PSN-L Email List Message

Subject: Re: Signal To Noise Ratio
From: "Geoff" gmvoeth@...........
Date: Sat, 3 Nov 2007 16:26:09 -0700


All I know is signal to noise ratio is one of the
most important characteristics of any
sensor. You want the sensor noise and electronic
noise to reside
lower than the ground noise
in the most quiet of areas.
I think a supercooled sensor is the only way
to do this unless the natural noises
are great. Pioneer had this thing called
a supertuner which would let me
see radio waves bouncing off ion trails
left by meteors. Built a 3 element
yagi-uda adjustable so it could be tuned
anywhere in the FM band and between that antenna
and the supertuner I had great fun listening into
FM stations over 1000 miles away when certain
meteors streaked below about 45deg elevation
normal to my location.
I think the supertuner used the then newly
built gallium arsinide front ends that were the
best signal to noise ratio of the time 1990 ??
That is the kind of hardware we need too.

I think there exists the possibility of somehow
demodulating the noise to witness a general
increase in its overall amplitude to
receive signals lower then the noise yet
since it sums with the noise will present
itself as an increase in the noise but you
can not see the actual signal doing this.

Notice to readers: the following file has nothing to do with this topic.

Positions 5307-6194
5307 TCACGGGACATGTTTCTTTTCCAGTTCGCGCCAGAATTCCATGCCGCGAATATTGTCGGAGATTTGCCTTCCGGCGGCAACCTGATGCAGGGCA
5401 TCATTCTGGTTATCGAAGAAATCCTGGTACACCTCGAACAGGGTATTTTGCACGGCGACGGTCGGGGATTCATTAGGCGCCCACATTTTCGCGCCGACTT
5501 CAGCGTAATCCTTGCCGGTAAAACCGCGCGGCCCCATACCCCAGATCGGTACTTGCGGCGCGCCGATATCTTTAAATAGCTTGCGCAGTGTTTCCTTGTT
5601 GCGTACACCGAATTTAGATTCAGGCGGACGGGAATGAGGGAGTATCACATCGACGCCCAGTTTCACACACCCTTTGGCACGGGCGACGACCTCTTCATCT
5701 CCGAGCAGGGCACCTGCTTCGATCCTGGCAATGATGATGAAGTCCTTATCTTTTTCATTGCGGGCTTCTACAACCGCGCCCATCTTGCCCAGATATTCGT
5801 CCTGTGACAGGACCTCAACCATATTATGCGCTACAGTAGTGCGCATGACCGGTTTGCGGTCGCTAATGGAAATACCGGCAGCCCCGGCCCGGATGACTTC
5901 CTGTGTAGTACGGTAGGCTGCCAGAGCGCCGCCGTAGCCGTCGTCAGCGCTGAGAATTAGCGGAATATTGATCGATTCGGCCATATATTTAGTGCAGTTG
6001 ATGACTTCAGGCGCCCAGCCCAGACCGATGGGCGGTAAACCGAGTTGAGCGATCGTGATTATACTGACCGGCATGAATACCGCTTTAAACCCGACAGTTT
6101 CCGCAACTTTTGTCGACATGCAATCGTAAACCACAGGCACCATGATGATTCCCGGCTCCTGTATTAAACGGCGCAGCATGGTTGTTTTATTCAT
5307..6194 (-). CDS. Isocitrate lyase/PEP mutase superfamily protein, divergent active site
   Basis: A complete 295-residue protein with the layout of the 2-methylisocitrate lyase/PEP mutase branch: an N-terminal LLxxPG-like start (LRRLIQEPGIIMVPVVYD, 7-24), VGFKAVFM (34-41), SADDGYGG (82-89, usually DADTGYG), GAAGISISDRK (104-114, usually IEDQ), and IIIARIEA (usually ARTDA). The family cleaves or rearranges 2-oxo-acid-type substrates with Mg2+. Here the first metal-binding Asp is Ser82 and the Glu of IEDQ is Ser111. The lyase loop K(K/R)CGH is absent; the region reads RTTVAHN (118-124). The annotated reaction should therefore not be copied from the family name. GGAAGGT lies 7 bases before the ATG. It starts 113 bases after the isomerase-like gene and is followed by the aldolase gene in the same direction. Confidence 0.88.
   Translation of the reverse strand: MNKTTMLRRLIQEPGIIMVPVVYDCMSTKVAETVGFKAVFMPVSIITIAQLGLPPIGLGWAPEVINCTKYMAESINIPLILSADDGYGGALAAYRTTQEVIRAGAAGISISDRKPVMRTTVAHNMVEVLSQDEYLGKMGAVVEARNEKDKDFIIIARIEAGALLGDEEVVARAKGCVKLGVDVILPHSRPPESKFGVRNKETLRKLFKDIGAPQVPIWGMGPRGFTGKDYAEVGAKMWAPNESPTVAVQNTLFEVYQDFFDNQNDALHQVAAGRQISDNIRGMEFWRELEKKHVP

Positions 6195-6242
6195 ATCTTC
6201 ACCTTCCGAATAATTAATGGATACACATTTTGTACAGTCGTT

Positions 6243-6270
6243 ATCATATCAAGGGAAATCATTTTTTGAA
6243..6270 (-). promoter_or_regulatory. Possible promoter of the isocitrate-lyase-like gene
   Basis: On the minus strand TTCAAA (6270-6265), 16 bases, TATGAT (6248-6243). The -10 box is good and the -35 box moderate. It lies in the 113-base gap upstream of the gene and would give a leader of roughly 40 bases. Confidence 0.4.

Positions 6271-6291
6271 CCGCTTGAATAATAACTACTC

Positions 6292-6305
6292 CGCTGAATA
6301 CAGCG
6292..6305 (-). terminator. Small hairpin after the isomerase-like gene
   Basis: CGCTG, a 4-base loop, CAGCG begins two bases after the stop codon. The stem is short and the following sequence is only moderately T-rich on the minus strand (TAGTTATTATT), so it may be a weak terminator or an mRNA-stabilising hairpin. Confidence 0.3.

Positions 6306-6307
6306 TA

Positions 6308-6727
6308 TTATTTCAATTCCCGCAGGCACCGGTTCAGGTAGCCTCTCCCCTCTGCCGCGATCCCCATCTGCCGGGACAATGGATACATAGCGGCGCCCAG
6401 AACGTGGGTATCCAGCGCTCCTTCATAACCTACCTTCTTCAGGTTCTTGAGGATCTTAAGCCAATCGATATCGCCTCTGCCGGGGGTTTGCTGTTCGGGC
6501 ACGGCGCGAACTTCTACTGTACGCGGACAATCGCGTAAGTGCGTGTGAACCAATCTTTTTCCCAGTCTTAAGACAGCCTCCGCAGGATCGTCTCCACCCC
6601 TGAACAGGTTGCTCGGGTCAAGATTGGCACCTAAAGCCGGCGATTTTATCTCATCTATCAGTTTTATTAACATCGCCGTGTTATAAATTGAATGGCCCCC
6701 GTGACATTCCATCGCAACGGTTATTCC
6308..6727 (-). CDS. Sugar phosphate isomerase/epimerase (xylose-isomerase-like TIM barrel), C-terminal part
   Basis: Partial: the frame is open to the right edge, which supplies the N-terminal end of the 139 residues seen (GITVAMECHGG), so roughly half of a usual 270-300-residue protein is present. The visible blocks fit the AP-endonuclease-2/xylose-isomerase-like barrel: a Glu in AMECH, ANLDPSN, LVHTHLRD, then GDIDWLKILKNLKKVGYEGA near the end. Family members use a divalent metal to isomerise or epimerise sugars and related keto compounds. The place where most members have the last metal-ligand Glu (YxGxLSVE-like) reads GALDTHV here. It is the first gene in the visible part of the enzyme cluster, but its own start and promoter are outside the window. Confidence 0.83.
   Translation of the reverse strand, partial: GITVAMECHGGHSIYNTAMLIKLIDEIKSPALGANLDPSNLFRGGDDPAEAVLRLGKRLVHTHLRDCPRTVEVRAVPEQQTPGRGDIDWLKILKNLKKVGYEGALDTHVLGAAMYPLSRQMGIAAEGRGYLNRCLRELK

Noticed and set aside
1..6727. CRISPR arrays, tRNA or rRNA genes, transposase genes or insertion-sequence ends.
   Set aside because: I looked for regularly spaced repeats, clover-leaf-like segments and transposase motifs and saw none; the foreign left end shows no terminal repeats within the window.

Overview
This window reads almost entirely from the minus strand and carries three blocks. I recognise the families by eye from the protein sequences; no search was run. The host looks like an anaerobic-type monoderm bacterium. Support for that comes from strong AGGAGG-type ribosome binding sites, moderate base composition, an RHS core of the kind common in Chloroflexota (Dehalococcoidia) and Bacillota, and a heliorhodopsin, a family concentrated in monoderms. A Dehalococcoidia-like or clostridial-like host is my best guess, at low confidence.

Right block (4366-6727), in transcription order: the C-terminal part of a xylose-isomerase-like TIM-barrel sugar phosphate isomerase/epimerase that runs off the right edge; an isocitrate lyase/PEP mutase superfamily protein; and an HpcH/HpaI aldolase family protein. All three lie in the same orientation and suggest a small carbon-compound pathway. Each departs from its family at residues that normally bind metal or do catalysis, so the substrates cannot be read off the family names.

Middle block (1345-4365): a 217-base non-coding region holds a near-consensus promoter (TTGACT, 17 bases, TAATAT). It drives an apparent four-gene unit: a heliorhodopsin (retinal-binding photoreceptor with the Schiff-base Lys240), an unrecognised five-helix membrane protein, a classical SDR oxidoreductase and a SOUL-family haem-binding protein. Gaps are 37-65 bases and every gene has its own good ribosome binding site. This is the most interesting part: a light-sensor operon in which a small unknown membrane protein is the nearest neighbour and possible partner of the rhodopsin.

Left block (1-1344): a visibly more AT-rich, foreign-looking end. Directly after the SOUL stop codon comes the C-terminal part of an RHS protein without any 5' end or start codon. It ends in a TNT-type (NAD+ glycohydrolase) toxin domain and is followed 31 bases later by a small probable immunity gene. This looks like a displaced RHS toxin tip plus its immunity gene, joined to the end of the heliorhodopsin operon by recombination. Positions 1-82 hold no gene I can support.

They do this in signal analysis by integrating
signals over long periods of time like 24 hours
just to look for one kind of signal or other.

It seems you can see signals up to -40Db below the background???
To me that is a level 0.01 the actual noise itself.

???

Wish i knew more but when the USA lables one mentally ill
the relm of meaningful technical research and development can
only be learned through the process of educational/informational
osmosis.

:-)
geoff



----- Original Message ----- 
From: "Bob Hancock" 
To: "PSN" 
Sent: Saturday, November 03, 2007 1:16 PM
Subject: Signal To Noise Ratio


When downloading events through IRIS  Wilber II, I noticed that they listed
the signal to noise ratio.  Most of the time the number was 1; however,
there were other numbers listed.  I have some questions and hopefully
someone can answer them.


1.  What is the significance of signal to noise ratio when looking at
earthquakes?

2.  How is signal to noise ratio computed?

3.  What are the ideal numbers to look for and at what point does the data
become unusable?

Thanks

Bob Hancock



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